Though born in Transylvania and raised in Jerusalem by Hungarian-immigrant parents, Adam D. Tihany considers himself a quintessentially Italian designer. And that’s less of a paradox than you might think: While Tihany’s roots lie in other corners of the world, he credits his immersive schooling in 1960s Milan (and the create-it-all—packaging to product—culture that pervaded Italy in that era) for his comprehensive approach to interior design. The result is the gorgeously crafted, seductively luxurious work displayed in his new monograph, Tihany: Iconic Hotel and Restaurant Interiors.
Take Tihany’s first restaurant commission, La Coupole, which opened in New York City in 1981, modeled after the 1927 Parisian original. “I did the interiors, I designed the furniture, the uniforms, I selected the graphics, everything,” writes Tihany. “I was Italian!”
At the Westin Chosun hotel in Seoul, South Korea, a lobby paneled in dark, locally sourced wood is set off against floors of high-gloss, alabaster marble, evoking traditional Korean construction without the chinoiserie and stuffy overexuberance of spaces angling for an East-meets-West aesthetic. For luxe restaurant At.mosphere, on the 122nd floor of the Burj Khalifa (the world’s tallest building), in Dubai, Tihany offset the potential vertigo of dining so far above terra firma with a comfortable, loungelike space marked by curved walls and velvet, silk, and leather upholstery.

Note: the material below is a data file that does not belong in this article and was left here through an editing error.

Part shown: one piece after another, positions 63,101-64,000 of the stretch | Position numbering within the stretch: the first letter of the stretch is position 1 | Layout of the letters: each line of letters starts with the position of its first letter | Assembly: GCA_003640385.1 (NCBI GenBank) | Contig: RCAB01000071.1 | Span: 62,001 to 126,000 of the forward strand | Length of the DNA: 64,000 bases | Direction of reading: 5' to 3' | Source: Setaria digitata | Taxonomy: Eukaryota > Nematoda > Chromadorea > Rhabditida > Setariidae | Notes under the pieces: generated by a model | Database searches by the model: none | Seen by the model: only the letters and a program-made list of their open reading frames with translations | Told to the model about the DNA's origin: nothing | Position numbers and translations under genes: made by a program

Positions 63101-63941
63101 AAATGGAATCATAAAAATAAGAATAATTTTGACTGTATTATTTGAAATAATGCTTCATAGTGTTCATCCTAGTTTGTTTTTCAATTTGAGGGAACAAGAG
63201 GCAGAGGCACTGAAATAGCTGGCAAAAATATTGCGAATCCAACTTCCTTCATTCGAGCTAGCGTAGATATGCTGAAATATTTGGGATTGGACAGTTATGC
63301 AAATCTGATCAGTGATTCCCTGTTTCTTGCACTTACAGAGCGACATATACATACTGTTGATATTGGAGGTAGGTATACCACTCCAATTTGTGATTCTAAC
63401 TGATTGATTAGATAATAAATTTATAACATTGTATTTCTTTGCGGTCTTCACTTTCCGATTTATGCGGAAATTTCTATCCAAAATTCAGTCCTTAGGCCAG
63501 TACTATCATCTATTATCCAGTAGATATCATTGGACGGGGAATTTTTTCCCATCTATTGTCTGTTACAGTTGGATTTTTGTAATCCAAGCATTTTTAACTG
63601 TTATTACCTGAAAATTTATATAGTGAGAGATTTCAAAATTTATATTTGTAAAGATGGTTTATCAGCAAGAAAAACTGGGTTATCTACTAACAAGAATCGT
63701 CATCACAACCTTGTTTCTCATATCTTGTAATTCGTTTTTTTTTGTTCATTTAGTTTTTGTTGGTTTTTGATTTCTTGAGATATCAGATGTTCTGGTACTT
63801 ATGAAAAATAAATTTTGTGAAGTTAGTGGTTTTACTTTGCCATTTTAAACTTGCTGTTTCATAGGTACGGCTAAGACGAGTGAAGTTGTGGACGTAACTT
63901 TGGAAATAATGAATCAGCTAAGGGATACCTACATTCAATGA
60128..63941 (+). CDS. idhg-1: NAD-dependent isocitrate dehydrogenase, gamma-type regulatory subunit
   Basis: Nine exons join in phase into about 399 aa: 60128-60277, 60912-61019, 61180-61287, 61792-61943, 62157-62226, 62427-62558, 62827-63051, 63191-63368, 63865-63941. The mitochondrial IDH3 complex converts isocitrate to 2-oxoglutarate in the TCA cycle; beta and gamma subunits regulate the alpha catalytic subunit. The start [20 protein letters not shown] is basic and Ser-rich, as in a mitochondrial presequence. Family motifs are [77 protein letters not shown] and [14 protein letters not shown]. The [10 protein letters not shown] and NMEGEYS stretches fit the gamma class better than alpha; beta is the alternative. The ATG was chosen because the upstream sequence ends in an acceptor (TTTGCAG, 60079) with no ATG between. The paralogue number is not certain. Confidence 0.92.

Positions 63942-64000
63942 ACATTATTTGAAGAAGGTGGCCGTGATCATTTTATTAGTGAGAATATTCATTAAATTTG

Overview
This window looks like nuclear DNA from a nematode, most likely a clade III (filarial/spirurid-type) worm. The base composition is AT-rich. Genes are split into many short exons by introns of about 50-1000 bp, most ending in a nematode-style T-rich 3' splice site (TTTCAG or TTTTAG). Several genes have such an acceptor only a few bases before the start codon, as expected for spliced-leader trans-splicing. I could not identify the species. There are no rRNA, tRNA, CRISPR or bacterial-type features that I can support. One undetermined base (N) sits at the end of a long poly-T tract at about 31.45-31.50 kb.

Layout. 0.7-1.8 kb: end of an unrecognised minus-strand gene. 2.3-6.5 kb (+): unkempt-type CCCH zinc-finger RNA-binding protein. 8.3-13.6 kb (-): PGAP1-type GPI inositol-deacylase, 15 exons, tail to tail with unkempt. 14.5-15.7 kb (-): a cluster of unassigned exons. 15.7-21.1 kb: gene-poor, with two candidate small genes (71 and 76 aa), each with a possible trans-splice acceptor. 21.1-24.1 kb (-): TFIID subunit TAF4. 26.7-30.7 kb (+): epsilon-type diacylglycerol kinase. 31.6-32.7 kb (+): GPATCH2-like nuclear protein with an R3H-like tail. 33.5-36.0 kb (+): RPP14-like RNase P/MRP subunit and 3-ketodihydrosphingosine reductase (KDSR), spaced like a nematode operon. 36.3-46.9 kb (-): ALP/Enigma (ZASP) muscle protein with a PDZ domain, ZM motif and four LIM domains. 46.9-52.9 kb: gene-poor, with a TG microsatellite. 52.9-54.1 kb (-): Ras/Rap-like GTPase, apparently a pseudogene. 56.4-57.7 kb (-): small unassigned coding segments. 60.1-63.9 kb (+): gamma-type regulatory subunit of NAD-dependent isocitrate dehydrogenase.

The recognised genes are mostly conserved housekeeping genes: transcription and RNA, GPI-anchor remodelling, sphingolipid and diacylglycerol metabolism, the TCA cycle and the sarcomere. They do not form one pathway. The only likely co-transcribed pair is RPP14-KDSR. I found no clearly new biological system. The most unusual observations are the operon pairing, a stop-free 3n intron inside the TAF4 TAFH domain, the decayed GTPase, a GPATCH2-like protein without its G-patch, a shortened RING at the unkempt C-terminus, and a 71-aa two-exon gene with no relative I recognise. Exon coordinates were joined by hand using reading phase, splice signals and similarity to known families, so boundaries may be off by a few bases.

Tihany’s upcoming work—like the outfit of a ship’s staterooms, public spaces, and restaurants for luxury cruise operator Seabourn, slated for 2016—is sure to keep this leave-no-detail-unexamined spirit alive.